5. How do ESG ratings differ?
An MIT Sloan School of Management working paper published in August 2019 found that in a dataset of six ESG raters, correlations between normalized scores on 823 companies were on average 0.54. (A correlation of 1.0 would equal a 100% match between scores.) For comparison, credit ratings from Moody’s Investors Service and S&P Global Ratings were correlated at 0.99. The study found that roughly half of the difference in ratings came from the variety of measuring systems used, while most of the rest came from differences in scope. For instance, some environmental ratings include a score for lobbying while others focus just on carbon emissions.
6. What’s the significance of that?
Ratings can throw up some unexpected readings, depending on what’s being measured and how. Tobacco and oil companies can get good ESG scores if they’re assessed on the transparency of their disclosures. It can also be confusing to compare ratings from different providers. A score of 100 is the worst at Sustainalytics and the best at EcoVadis, while another provider, ISS-oekom, uses letters.
7. How big is the ESG market?
It’s still relatively small, but growing fast. Debt financing based on ESG criteria is now worth more than $250 billion, according to data compiled by Bloomberg. Sales of loans with interest rates linked to ESG rose 10% to $65 billion in the first six months of 2020 amid a global pandemic crisis. Sales of loans with interest rates linked to ESG rose 63% to $44 billion in the first six months of 2019. U.S. exchange-traded funds that use ESG criteria in the first half of 2020 exceeded 2019’s full-year volume of $8 billion, according to data compiled by Bloomberg. A survey found that fund managers representing more than $21 trillion in assets have adopted, or are planning to adopt, ESG criteria. The overall value of assets under management at funds leveraging ESG data has doubled to more than $40 trillion in 2020 from about $23 trillion in 2016, according to capital markets consultant Opimas.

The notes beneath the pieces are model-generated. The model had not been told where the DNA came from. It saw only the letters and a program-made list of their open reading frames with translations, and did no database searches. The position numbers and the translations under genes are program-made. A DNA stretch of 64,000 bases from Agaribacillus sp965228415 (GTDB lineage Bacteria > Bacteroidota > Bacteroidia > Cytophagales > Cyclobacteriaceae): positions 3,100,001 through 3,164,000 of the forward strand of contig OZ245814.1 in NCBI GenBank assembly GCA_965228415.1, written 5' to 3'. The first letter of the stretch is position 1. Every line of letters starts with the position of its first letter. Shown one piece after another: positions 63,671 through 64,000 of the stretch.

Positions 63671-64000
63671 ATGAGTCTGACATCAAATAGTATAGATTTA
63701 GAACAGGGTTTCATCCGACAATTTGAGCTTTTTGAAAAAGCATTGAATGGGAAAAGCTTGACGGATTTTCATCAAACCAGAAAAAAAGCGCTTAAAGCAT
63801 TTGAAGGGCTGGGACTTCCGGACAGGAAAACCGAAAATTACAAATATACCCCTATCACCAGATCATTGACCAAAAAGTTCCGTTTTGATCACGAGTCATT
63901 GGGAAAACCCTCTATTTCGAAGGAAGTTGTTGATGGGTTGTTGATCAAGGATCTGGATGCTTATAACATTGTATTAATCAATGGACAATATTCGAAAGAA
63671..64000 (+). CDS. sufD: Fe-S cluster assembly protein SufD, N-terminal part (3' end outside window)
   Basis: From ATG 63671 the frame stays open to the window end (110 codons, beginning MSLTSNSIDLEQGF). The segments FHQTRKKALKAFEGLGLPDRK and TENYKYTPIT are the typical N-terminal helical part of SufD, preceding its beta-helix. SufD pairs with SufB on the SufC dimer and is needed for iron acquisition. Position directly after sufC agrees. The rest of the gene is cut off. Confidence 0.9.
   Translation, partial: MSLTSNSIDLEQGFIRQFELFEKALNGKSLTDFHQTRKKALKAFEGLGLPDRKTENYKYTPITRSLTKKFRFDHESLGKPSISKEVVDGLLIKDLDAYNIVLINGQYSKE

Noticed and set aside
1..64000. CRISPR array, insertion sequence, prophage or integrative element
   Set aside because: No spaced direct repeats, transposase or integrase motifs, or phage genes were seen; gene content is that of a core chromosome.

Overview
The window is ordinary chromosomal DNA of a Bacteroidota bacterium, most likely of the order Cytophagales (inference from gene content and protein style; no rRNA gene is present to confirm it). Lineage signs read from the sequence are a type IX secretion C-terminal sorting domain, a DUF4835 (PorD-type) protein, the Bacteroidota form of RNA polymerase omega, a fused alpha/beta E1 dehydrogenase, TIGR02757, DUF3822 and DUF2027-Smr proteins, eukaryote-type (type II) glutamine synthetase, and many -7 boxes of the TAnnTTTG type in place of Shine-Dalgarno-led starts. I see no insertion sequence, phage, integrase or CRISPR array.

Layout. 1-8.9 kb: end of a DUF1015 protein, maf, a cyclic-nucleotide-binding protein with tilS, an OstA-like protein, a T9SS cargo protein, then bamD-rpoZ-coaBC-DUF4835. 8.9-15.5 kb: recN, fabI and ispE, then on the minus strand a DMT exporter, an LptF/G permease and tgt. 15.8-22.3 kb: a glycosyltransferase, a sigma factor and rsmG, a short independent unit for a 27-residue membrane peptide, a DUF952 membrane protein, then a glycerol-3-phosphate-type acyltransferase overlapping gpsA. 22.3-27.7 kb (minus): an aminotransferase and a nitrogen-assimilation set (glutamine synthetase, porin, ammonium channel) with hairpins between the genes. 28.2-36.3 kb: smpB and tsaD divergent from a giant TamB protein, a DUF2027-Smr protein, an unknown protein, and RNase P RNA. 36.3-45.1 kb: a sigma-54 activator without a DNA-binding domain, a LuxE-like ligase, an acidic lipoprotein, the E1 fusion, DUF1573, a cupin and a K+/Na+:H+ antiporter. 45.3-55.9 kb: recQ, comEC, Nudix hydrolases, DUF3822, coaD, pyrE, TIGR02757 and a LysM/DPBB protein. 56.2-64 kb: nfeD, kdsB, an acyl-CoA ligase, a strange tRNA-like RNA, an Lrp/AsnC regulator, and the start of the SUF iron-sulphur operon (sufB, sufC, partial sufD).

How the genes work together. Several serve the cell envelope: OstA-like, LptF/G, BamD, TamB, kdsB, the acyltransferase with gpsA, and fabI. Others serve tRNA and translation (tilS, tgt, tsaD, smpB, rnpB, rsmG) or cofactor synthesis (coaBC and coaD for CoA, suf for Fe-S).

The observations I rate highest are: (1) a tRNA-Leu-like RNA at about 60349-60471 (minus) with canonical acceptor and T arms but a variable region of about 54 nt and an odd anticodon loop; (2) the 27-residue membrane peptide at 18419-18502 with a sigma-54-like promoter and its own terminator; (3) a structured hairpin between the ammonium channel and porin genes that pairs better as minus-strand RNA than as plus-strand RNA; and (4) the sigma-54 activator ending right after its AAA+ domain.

8. What are the challenges?
Some investors have questioned rating methodologies, saying they can be vague or opaque. And favorable ratings don’t always weed out costly risk. The ESG ratings industry is also much less regulated than the world of credit ratings, with no official standards and qualifications. This may be starting to change with the European Union’s efforts to create a voluntary responsible investing framework, including officially recognized green-bond verifiers, which could become a global standard. The Sustainability Accounting Standards Board (SASB) has also developed industry standards to help identify topics that can have a financial impact on companies and investors. (Michael R. Bloomberg, the founder and majority owner of Bloomberg LP, is the chair emeritus of the SASB Foundation Board and another Bloomberg executive, Mary Schapiro, is the vice chair.)